A Bitcoin exchange has won a case against Banco Santander, with the bank being ordered to unfreeze the latter’s funds. Per a report by a Sao-Paolo news site, the bank has been ordered to refund the money. Santander was also compelled to pay the legal fees, adding up to more than $34,000. On top of that, the refund shall attract an interest of 1 percent per month.
Banco Santander had appealed against the ruling, declaring that it was unjust. On March 8th, the court ruled in favor of Mercado Bitcoin, the exchange.
‘Terms Broken,’ and a Resounding Defeat
The bank had frozen Mercado’s account because it broke its policies. It claimed that the business dealings of the latter were not in line with the bank’s terms and conditions.
According to the online report, Banco Santander argued,
…after being informed by its account holders that the transactions were not carried out by them, began an internal investigation to investigate the trajectory covered by the money in question, when it was found that, in fact, there was bank fraud perpetrated by third parties…
Mercado immediately sought legal recourse and won. After the bank appealed, the court gave a unanimous vote that the exchange is reimbursed.
The bank will have to pay back about $350,000, not counting the legal fees. In total, the court has ordered repayment of R$1,350,733.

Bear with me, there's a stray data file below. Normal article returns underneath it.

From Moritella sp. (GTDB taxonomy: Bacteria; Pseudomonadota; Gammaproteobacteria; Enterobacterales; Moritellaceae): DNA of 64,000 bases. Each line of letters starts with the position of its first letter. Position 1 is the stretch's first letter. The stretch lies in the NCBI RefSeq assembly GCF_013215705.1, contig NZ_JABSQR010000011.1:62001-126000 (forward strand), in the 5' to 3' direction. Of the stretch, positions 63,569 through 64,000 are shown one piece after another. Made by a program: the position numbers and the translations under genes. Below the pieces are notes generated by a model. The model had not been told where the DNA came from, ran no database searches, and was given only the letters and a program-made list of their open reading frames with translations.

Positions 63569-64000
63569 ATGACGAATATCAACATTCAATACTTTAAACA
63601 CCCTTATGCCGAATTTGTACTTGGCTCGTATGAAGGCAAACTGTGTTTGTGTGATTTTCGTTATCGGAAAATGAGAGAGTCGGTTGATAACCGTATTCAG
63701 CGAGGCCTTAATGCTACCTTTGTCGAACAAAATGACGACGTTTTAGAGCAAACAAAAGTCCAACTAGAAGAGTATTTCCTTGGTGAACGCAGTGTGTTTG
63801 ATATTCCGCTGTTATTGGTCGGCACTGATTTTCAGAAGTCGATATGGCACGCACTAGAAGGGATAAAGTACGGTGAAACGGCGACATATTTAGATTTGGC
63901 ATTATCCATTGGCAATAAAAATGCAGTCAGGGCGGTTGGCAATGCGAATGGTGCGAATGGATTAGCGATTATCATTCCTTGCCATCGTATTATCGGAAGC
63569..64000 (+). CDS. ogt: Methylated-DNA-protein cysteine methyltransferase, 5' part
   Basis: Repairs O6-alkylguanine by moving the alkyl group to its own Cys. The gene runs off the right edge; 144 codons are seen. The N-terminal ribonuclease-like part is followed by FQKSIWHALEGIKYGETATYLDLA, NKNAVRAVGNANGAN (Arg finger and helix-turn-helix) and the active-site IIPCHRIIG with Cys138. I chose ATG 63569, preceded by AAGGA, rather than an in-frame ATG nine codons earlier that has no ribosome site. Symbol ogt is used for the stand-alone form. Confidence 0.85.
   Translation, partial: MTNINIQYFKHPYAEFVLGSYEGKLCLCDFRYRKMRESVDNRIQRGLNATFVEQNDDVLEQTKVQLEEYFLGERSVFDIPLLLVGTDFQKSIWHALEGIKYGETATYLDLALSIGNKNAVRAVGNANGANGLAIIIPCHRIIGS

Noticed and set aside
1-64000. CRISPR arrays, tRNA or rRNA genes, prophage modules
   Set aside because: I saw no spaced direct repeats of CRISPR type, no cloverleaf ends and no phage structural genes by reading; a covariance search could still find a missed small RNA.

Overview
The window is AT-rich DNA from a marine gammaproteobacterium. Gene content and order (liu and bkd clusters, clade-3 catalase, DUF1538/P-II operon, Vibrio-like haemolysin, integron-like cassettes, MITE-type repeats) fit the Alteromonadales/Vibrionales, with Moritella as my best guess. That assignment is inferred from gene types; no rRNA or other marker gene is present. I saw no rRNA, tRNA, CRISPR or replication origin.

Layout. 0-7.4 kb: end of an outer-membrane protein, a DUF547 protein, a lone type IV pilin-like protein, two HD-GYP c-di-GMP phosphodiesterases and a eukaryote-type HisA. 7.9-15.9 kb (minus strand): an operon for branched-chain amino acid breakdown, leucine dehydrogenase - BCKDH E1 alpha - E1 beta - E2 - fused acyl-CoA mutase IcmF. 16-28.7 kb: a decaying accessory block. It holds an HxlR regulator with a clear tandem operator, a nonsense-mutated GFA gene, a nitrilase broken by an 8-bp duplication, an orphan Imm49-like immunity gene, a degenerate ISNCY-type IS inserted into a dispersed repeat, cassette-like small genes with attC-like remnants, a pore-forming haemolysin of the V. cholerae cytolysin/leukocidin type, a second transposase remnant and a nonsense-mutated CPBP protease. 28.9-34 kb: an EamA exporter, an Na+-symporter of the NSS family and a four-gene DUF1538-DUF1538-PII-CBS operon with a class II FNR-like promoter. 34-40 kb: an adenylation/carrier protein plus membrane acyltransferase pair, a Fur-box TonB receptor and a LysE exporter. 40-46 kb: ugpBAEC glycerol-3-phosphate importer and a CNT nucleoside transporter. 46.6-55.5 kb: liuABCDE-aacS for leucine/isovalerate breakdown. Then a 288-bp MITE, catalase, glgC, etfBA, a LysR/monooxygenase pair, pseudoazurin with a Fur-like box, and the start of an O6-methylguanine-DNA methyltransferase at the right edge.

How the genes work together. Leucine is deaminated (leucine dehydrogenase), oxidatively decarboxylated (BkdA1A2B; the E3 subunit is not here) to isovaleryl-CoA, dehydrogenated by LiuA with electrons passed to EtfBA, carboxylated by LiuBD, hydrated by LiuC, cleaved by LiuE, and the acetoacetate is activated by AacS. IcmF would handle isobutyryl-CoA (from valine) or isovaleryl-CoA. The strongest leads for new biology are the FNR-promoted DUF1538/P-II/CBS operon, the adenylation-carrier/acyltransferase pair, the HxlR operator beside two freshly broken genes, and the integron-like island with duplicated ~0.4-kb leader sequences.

Positive Trend for Exchanges Around the World
Exchanges around the world are benefitting from a positive trend, with more rulings being made in their favor. Last October, the courts ruled in favor of two other exchanges, and against their banks. Their accounts had been frozen because they associated with Bitcoin Max.
In July 2018, an exchange in Chile recovered their accounts from Banco Estado. The OrionX account was ordered to be re-opened by an anti-monopoly court.
In South Korea, the financial regulatory authorities have set out a system which will help the exchanges work with banks. According to the financial services watchdog’s commissioner, Mr. Choi Jong-ku,
There exists no issue in banks providing virtual bank accounts to cryptocurrency exchanges. If digital asset trading platforms have KYC and AML systems in place, there is no problem in issuing virtual bank accounts to exchanges.
The trend may usher in a new chapter in the battle between the banks and the new cryptocurrency tech. With reasonable regulations in place, the industry may yet survive and thrive.
Do you think that it was fair to give back the money and legal fees to Mercado Bitcoin? Share your thoughts in the comment section below.
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